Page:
Reading Deleuze on Painting (from Francis Bacon: The Logic of Sensation [1981, trans. 2002])

In Francis Bacon: The Logic of Sensation, Deleuze begins the eleventh chapter, “The Painting before Painting,”

It is a mistake to think that the painter works on a white surface. The figurative belief follows from this mistake. If the painter were before a white surface, he could reproduce on it an external object functioning as a model, but such is not the case. The painter has many things in his head, or around him, in his studio. Now everything he has in his head or around him is already in the canvas, more or less virtually, more or less actually, before he begins his work. They are all present in the canvas as so many images, actual or virtual, so that the painter does not have to cover a blank surface but rather would have to empty it out, clear it, clean it. (71)

After a few interesting pages on photographs and perceptual cliché, he continues,

Triptych, March 1974

If we consider a canvas before the painter begins working, all the places on it seem to be equivalent, they are all equally “probable.” And if they are not equivalent, it is because the canvas is a well-defined surface, with limits and a center. But even more so, it depends on what the painter wants to do, and what he has in his head: this or that place becomes privileged in relation to this or that project. The painter has a more or less precise idea of what he wants to do, and this prepictorial idea is enough to make the probabilities unequal. There is thus an entire order of equal and unequal probabilities on the canvas. And it is when the unequal probability becomes almost a certitude that I can begin to paint. But at that very momentonce I have begun, how do I proceed so that what I paint does not become a cliché? “Free marks” will have to be made rather quickly on the image being painted so as to destroy the nascent figuration in it and to give the Figure a chance, which is the improbable itself. These marks are accidental, “by chance”; but clearly the same word, “chance,” no longer designates probabilities, but now designates a type of choice or action without probability. These marks can be called “nonrepresentative,” precisely because they depend on the act of chance and express nothing regarding the visual image: they only concern the hand of the painter. [. . .] From start to finish, accident and chance (in this second sense) will have been an act or choice, a certain type of act or choice. Chance, according to Bacon, is inseparable from a possibility of utilization. It is manipulated choice, as opposed to conceived or seen probabilities. (76-77, bold emphasis added)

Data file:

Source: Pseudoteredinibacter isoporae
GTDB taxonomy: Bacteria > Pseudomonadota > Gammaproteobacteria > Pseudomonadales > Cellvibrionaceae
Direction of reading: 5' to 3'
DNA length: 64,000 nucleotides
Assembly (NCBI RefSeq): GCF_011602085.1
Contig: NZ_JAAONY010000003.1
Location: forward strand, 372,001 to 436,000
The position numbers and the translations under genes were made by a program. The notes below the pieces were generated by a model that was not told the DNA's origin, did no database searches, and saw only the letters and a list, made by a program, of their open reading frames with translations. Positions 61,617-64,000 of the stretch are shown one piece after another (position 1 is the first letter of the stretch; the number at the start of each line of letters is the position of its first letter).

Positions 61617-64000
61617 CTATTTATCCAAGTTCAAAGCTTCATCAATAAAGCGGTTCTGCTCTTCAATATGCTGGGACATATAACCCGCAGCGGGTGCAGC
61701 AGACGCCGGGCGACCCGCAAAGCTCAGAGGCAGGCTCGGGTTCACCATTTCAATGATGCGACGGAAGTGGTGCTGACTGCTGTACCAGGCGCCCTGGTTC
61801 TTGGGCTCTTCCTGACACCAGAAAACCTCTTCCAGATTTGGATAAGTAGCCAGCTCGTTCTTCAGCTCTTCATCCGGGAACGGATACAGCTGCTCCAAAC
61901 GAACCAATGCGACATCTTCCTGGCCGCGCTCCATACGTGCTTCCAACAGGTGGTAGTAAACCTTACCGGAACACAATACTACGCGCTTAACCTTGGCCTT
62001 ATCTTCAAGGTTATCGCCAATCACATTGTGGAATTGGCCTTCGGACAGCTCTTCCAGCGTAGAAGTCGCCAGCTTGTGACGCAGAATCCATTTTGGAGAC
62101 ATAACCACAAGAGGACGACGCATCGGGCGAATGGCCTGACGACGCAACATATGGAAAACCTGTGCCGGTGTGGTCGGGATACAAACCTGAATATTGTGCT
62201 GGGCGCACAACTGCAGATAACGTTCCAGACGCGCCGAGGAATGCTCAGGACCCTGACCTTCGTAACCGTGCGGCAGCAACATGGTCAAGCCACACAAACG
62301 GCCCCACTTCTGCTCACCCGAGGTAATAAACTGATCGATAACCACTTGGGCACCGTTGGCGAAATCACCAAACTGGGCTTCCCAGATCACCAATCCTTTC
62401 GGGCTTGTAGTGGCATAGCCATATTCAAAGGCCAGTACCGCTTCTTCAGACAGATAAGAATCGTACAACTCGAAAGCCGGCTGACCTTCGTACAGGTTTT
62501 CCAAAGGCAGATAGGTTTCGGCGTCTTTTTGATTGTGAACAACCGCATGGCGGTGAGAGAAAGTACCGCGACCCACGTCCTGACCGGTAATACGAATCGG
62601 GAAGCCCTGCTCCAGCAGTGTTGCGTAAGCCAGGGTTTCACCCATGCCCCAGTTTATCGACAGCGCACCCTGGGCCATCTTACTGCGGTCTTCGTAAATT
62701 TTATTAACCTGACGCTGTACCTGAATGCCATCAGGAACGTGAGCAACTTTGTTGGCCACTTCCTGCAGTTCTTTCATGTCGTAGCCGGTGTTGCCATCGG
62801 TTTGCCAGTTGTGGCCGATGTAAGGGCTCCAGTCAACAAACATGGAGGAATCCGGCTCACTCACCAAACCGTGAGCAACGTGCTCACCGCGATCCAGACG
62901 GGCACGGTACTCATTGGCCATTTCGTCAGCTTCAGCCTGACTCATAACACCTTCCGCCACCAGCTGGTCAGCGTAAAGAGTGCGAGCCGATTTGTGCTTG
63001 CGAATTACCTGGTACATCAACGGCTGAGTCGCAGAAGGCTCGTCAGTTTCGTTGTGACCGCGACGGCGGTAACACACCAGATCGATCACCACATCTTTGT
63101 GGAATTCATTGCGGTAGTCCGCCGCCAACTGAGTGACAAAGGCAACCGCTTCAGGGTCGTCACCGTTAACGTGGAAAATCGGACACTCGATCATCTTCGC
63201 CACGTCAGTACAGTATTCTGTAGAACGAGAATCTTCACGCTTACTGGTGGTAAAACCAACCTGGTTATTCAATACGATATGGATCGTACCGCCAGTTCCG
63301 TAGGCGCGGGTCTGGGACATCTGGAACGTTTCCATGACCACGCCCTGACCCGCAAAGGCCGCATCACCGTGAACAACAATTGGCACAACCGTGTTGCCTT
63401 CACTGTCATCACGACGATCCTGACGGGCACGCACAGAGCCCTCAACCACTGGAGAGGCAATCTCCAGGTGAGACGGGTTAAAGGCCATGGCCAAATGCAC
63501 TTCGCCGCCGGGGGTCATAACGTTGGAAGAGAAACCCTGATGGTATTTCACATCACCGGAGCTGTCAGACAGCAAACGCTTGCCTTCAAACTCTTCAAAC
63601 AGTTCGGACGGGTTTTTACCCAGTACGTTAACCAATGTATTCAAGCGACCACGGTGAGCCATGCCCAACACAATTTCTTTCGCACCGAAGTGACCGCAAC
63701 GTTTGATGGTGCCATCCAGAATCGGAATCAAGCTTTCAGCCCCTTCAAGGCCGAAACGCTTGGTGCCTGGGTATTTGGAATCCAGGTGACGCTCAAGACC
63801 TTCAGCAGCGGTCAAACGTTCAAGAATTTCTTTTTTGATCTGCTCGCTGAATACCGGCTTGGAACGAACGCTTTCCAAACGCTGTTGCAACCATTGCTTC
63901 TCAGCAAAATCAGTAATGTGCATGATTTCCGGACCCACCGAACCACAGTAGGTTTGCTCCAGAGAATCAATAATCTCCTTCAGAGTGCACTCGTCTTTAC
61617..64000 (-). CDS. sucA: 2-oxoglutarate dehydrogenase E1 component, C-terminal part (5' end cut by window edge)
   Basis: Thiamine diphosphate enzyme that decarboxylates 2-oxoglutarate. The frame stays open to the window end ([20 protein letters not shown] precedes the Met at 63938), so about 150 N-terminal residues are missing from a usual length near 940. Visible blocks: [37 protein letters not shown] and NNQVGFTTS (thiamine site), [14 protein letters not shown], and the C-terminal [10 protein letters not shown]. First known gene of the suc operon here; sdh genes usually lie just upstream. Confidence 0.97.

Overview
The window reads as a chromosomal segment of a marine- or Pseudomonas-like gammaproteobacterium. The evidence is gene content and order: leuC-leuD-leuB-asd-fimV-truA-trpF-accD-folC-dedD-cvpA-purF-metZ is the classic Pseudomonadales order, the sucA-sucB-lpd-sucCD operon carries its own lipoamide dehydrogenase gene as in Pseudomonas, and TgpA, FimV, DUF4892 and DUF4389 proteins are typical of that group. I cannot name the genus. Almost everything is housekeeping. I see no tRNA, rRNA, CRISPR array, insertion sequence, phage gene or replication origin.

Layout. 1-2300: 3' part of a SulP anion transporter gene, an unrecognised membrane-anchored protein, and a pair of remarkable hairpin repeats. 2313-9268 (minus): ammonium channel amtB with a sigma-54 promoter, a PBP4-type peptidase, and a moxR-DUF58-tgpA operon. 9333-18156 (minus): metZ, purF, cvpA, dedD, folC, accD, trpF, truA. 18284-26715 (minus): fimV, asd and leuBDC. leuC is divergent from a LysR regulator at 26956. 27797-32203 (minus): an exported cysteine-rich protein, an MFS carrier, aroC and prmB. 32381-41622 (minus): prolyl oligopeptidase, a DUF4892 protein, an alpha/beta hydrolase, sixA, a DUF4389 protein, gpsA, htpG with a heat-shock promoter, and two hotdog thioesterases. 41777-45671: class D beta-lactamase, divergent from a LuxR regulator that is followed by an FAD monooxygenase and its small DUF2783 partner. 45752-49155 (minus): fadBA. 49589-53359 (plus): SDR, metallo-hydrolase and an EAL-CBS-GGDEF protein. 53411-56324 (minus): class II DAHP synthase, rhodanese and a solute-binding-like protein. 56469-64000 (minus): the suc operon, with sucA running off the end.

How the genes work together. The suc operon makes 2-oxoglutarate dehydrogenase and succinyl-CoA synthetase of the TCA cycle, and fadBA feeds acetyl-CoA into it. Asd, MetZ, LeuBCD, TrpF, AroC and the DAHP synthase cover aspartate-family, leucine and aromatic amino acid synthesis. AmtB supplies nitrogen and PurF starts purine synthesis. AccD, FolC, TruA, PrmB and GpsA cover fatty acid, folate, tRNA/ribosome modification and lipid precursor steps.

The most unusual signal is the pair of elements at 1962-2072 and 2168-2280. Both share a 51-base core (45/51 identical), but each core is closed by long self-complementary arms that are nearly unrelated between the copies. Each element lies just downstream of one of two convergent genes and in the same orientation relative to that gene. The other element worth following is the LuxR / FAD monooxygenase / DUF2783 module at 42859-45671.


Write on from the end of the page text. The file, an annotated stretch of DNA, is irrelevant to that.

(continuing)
And later on:

Triptych, Studies from the Human Body, 1970

[The painter] enters into [cliché and probability] because he knows what he wants to do, but what saves him is [not himself] but the fact that he does not know how to get there, he does not know how to do what he wants to do. He will only get there by getting out of the canvas. [. . .] One can only fight against cliché with much ruse, perseverance, and prudence: it is a task perpetually renewed with every painting, with every moment of every painting. [. . .] Between the [first and second figurations: pre-given and accidental] a leap in place is produced, a deformation in place, the emergence-in-place of the Figure: the pictorial act. Between what the painter wants to do and what he does there was necessarily a know-how, a “how-to.” A probable visual whole (first figuration) has been disorganized and deformed by free manual traits that, by being reinjected into the whole, will produce the improbable visual Figure (second figuration). The act of painting is the unity of these free manual traits and their effect upon and reinjection into the visual whole. (78-79)

Passages like these captivate me and move me to reflect on what it is I do when I study literature or teach writing or purport to know something about an author’s life and work. What am I doing? What is it I am studying or teaching or knowing? Indeed, when students (or when I, for that matter) face the blank word processing screen, we are not just facing an empty document. It is hard, isn’t it, to clean it of all the readymade clichés that are there, already there, even when we’re not trying to be profound or to create art. I wonder: is it possible to teach writing as Deleuze/Bacon describe the art of painting (and the art of painting before painting)? Is this method of manipulated choice and utilized chance a teachable skill or mental habit? Would I want to teach writing this way? Or when I’m reading Woolf or Lawrence, when I type, “when I’m reading Woolf or Lawrence,” what is it I’m engaging with? Lately I’ve come to read the awkward repetitions in Lawrence’s work as so many efforts to scrape, deform, and affirm the potential Figure of an accident.

I need to think on this more, but I’m thinking now of Deleuze’s essay/lecture, “What Is a Creative Act?” as well as the introduction to What Is Philosophy? Though painting and philosophizing are not the same thing, they are both creative activities, according to Deleuze and Guattari, activities in which the concept, affect, or percept impose themselves even as they are created by the philosopher or artist. What do we gain or lose in reading philosophy as a clearing away of that which always already fills the blank pages in front of the philosopher? A thinking that clears the image of thought, producing—but in what sense producing—the improbable Vampire, the thought without image (Difference and RepetitionA Thousand Plateaus)? And what is Deleuze exploring in Francis Bacon? Certainly not all painters begin by clearing the canvas. Do all philosophers? All novelists?

What canvas must I clear? What problem is most urgent? And what Figure (if any) will emerge if I learn to utilize the accidents ahead? Reading on . . .

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